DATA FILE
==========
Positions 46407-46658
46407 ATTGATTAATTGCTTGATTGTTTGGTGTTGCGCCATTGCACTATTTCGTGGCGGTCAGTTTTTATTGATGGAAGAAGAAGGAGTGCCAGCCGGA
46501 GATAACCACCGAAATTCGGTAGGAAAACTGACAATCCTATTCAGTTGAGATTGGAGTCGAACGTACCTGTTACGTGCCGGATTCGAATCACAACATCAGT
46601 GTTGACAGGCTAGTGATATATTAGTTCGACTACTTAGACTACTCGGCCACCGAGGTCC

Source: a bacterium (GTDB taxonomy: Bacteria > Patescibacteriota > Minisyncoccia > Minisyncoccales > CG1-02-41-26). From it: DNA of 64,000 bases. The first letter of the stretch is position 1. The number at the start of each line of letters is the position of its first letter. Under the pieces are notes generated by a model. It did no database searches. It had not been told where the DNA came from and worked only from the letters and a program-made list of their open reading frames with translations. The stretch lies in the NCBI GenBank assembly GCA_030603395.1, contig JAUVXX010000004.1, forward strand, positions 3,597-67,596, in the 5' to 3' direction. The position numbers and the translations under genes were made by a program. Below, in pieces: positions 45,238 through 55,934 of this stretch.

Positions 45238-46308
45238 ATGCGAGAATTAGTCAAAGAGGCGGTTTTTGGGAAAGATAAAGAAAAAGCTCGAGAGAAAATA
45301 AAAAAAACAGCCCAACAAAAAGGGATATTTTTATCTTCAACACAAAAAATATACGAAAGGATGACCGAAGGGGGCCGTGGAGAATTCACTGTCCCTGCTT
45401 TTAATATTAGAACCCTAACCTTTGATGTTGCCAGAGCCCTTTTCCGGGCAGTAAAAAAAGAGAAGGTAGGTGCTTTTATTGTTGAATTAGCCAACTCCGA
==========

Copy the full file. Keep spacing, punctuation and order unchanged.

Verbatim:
Positions 46407-46658
46407 ATTGATTAATTGCTTGATTGTTTGGTGTTGCGCCATTGCACTATTTCGTGGCGGTCAGTTTTTATTGATGGAAGAAGAAGGAGTGCCAGCCGGA
46501 GATAACCACCGAAATTCGGTAGGAAAACTGACAATCCTATTCAGTTGAGATTGGAGTCGAACGTACCTGTTACGTGCCGGATTCGAATCACAACATCAGT
46601 GTTGACAGGCTAGTGATATATTAGTTCGACTACTTAGACTACTCGGCCACCGAGGTCC

Source: a bacterium (GTDB taxonomy: Bacteria > Patescibacteriota > Minisyncoccia > Minisyncoccales > CG1-02-41-26). From it: DNA of 64,000 bases. The first letter of the stretch is position 1. The number at the start of each line of letters is the position of its first letter. Under the pieces are notes generated by a model. It did no database searches. It had not been told where the DNA came from and worked only from the letters and a program-made list of their open reading frames with translations. The stretch lies in the NCBI GenBank assembly GCA_030603395.1, contig JAUVXX010000004.1, forward strand, positions 3,597-67,596, in the 5' to 3' direction. The position numbers and the translations under genes were made by a program. Below, in pieces: positions 45,238 through 55,934 of this stretch.

Positions 45238-46308
45238 ATGCGAGAATTAGTCAAAGAGGCGGTTTTTGGGAAAGATAAAGAAAAAGCTCGAGAGAAAATA
45301 AAAAAAACAGCCCAACAAAAAGGGATATTTTTATCTTCAACACAAAAAATATACGAAAGGATGACCGAAGGGGGCCGTGGAGAATTCACTGTCCCTGCTT
45401 TTAATATTAGAACCCTAACCTTTGATGTTGCCAGAGCCCTTTTCCGGGCAGTAAAAAAAGAGAAGGTAGGTGCTTTTATTGTTGAATTAGCCAACTCCGA